In Case Study #3, the shipper had chosen a carrier whose fuel surcharge was lower than all of the other bidding carriers. The belief system was that carrier with a higher fuel surcharge were charging too much, and that the shipper could operate at a higher level of trust in their relationship with the carrier that had lower fuel surcharges.
The analysis in this case was definitely an interesting study. Consideration should always be based on the total cost of freight, which is freight plus fuel surcharge, and not just one single line item. Often carriers with lower fuel surcharge have higher base rates, and carriers with higher fuel surcharges have lower base rates.
In this case study a comparison was made on the frequency that the fuel surcharge was adjusted, the amount by which it was adjusted, and the trending direction (up or down) that the fuel surcharge was adjusted. These numbers were compared against the data published by Stats Canada for the same time frame to see if they aligned.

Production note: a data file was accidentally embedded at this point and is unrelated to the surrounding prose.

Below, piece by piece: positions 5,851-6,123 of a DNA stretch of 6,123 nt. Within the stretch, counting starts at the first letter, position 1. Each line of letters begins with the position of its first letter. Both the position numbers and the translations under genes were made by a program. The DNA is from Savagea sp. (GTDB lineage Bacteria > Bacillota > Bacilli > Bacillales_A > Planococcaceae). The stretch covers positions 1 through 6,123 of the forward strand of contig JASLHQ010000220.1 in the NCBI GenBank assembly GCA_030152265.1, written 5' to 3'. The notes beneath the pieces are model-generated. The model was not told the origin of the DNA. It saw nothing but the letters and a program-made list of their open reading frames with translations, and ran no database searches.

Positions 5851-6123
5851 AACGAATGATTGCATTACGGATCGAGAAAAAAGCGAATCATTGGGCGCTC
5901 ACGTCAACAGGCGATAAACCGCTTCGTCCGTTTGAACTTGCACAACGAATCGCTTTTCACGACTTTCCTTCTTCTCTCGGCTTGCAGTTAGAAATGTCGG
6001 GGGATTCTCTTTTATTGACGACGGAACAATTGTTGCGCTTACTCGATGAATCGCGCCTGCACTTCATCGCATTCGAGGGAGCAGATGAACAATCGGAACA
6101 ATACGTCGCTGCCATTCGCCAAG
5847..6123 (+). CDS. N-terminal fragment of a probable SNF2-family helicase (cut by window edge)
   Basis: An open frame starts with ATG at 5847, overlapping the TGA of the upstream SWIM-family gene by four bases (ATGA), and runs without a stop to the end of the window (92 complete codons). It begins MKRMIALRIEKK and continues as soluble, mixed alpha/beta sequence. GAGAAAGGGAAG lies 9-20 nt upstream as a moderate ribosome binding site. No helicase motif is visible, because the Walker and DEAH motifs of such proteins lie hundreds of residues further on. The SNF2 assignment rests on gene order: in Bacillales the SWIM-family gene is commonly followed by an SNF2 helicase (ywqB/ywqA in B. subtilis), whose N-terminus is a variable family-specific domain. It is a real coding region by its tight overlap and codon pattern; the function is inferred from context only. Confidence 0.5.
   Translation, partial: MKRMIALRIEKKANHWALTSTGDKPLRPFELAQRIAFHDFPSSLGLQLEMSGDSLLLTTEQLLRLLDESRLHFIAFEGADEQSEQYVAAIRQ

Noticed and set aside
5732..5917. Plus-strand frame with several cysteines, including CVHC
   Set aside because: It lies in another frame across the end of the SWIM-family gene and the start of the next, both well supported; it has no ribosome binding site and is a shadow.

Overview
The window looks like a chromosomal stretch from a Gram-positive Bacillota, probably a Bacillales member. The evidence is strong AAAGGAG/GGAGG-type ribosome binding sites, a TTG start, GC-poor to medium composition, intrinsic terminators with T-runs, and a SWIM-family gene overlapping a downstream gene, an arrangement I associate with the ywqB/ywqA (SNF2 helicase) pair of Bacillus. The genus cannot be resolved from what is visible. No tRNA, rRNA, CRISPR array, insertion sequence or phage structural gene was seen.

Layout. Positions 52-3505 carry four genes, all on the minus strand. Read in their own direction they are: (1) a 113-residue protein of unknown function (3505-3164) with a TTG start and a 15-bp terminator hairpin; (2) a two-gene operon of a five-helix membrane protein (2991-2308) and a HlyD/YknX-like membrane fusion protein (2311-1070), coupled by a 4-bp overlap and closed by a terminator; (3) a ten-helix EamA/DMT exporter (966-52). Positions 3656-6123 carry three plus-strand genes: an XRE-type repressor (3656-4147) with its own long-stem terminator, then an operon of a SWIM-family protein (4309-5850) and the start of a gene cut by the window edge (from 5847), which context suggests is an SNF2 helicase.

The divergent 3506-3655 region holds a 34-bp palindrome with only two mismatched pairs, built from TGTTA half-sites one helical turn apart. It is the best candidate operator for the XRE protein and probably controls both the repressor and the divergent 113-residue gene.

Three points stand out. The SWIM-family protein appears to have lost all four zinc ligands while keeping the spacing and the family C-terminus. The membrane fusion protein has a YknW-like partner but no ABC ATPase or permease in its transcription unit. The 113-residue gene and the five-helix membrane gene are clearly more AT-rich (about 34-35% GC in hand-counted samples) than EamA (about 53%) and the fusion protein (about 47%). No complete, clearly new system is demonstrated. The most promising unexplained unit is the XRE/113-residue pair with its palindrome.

Here are the results of the comparison:
This analysis demonstrates that even though the fuel surcharge was lower than the industry average, and was adjusted at regular intervals, the adjustments had little correlation to the true changes in fuel prices for that market region.
The result is a carrier that does not have a good handle on their fuel cost recovery and either has to charge more to compensate, or reduce profitability, and a shipper who is overpaying for their freight because of a poorly administered fuel surcharge program.